NEWS
By Arthur Hirsch, The Baltimore Sun | June 16, 2013
The old low-income Hilltop Housing project in Ellicott City has given way to another world: new apartments with facades of soft-colored siding and stone, and a recreation center with the latest in exercise gear, including a retractable-roof indoor swimming pool. Gone are the brick low-rise buildings put up around 1970 that were not aging gracefully, along with the public housing policy that made them possible. The county is moving away from the practice of building apartment complexes strictly for low-income people, in part because of the lack of government money to support projects that cannot be sustained by people paying below market-rate rents.
NEWS
By Alison Knezevich, The Baltimore Sun | May 15, 2013
Construction has begun on more than 100 housing units for senior citizens in Dundalk. Baltimore County officials gathered this week for a ground breaking for the Greens at Logan Field, a 102-unit development being built on the site of Baltimore's first municipal airfield after World War I. The Enterprise Homes development, scheduled for completion in 2014, is for senior citizens who earn 60 percent or less of the area median income. The $15.2 million project is set to include mostly one-bedroom apartments, plus 18 two-bedroom units.
NEWS
By Justin Fenton, The Baltimore Sun | May 8, 2012
A boy who came home from school and found his mother dead was then bound with belts and duct tape by her alleged killer, whom police arrested last week. Edward Ford, 36, was charged with first-degree murder in the death of 44-year-old Cheryl Thomas, who was discovered dead in her home in the McCulloh Homes housing project near downtown Thursday afternoon. According to police, Thomas' son returned from school and found her in her bedroom, handcuffed behind her back and with her feet bound.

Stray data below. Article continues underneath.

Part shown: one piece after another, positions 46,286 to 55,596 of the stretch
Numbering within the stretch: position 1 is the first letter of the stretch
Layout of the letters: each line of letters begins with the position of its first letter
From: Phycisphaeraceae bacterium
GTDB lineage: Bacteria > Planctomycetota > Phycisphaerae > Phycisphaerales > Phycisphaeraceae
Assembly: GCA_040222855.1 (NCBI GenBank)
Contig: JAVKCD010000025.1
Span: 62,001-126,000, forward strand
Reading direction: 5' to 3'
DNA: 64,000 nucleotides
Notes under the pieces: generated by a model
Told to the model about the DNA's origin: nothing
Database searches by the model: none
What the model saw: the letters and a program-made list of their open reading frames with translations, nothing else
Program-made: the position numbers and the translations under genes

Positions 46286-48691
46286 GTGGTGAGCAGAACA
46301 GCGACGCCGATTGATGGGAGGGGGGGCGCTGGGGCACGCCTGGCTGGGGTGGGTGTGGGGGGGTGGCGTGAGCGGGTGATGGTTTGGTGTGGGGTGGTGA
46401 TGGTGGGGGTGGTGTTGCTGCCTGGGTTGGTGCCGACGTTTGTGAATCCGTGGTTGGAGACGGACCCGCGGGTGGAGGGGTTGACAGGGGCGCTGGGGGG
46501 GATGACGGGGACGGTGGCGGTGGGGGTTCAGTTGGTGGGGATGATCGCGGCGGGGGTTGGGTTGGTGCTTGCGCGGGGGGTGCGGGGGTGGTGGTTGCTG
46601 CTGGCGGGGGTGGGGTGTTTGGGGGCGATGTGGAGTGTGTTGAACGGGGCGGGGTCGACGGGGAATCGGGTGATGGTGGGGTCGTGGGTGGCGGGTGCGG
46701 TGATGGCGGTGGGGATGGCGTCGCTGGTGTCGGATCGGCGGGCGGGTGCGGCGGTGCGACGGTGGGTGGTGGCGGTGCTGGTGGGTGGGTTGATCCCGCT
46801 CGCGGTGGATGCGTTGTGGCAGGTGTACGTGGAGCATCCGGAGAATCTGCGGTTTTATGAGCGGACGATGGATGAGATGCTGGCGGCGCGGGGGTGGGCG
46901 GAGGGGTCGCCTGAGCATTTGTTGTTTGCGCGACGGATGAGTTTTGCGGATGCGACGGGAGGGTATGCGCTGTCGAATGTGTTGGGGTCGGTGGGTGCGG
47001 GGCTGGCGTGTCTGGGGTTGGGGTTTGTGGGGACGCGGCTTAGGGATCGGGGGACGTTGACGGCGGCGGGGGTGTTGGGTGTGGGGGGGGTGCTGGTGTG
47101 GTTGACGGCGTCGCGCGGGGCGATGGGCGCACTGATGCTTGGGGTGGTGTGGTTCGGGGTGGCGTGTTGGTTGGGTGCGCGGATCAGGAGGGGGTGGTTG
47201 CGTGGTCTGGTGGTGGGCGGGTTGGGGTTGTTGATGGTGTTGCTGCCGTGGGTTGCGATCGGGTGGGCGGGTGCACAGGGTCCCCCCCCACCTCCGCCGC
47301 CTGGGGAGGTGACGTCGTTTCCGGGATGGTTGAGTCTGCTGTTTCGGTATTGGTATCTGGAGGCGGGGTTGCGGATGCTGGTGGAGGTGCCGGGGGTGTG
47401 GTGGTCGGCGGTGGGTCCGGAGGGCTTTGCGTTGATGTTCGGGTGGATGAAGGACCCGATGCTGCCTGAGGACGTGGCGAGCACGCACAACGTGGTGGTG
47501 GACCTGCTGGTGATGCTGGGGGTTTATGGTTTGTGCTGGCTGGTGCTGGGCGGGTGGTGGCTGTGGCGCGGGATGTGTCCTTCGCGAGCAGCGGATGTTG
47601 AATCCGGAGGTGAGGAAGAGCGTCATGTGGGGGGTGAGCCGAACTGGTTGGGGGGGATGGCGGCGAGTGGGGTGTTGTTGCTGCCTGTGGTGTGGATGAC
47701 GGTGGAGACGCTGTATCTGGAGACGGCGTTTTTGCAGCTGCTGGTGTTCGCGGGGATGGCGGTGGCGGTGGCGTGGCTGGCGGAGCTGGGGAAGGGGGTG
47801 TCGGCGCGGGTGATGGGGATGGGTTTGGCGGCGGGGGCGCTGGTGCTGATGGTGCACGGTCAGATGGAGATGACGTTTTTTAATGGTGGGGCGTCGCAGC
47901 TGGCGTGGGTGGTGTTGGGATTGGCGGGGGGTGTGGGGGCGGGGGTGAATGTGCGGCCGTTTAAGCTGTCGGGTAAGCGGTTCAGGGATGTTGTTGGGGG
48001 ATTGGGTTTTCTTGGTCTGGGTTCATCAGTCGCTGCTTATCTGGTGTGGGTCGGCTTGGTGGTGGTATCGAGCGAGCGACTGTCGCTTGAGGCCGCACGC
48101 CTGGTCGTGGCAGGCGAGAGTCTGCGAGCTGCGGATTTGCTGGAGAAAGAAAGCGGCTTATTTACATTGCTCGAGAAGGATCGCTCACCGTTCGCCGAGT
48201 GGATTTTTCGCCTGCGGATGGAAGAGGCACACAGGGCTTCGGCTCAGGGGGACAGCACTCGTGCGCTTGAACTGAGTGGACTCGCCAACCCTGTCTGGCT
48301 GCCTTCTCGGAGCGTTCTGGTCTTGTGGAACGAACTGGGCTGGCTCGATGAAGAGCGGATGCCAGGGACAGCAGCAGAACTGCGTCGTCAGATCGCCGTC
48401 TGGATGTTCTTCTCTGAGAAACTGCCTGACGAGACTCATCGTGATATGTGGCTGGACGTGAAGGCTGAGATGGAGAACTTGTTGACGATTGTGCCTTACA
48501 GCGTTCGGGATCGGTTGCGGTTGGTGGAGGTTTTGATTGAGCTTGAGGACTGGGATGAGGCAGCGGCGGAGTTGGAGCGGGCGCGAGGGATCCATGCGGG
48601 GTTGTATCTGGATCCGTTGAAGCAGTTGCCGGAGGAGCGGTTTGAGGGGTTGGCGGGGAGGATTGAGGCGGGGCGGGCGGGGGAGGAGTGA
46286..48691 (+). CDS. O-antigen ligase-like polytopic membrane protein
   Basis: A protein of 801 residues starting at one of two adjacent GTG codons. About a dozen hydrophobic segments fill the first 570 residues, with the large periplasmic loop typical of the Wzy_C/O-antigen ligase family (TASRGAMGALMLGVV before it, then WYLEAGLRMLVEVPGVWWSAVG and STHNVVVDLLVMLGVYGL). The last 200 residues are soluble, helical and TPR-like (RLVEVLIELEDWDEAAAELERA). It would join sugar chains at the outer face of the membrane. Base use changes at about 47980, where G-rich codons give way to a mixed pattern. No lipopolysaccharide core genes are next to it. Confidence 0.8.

BUSINESS
By Edward Gunts | July 14, 1991
Madison Avenue Presbyterian Church recently became the latest religious organization in Baltimore to open an affordable housing development, a $1.8 million, 23-unit project called Walker Daniels Housing for the Elderly.The project is located inside two turn-of-the-century row houses and an addition at 2100 to 2104 W. Madison Ave.The apartments, all rented, are named for two former church ministers with the longest service, the Rev. William W. Walker and the Rev. Reginald J. Daniels. They range in size from 300 to 600 square feet.
BUSINESS
By Steve Kilar, The Baltimore Sun | November 28, 2012
The Federal Home Loan Bank of Atlanta has agreed to provide $1.3 million to fund affordable housing projects in Baltimore and Cecil County, Maryland's U.S. senators announced Wednesday. "As a senior member of the Senate Appropriations Committee, I have fought to put funds in the federal checkbook to develop affordable housing," Senator Barbara Mikulski said in a joint statement with Senator Ben Cardin. Developers will work with local member institutions of the Atlanta-based community development bank to construct or renovate 128 residential units, the senators said.
NEWS
By Steve Kilar, The Baltimore Sun | July 31, 2012
Ground has been broken for an affordable housing complex in West Baltimore, the developer has announced. The $14 million revitalization on the south side of the 3000 block of West North Avenue will consist of two low-rise, elevator buildings. It will replace 20 vacant lots and seven vacant rowhouses, according to a statement released Monday by The Woda Group LLC. Plans call for 22 one-bedroom and 42 two-bedroom units in the buildings. The apartments, which should be complete in June, will be leased to tenants with incomes at or below 60 percent of Baltimore's median income, Woda's statement said.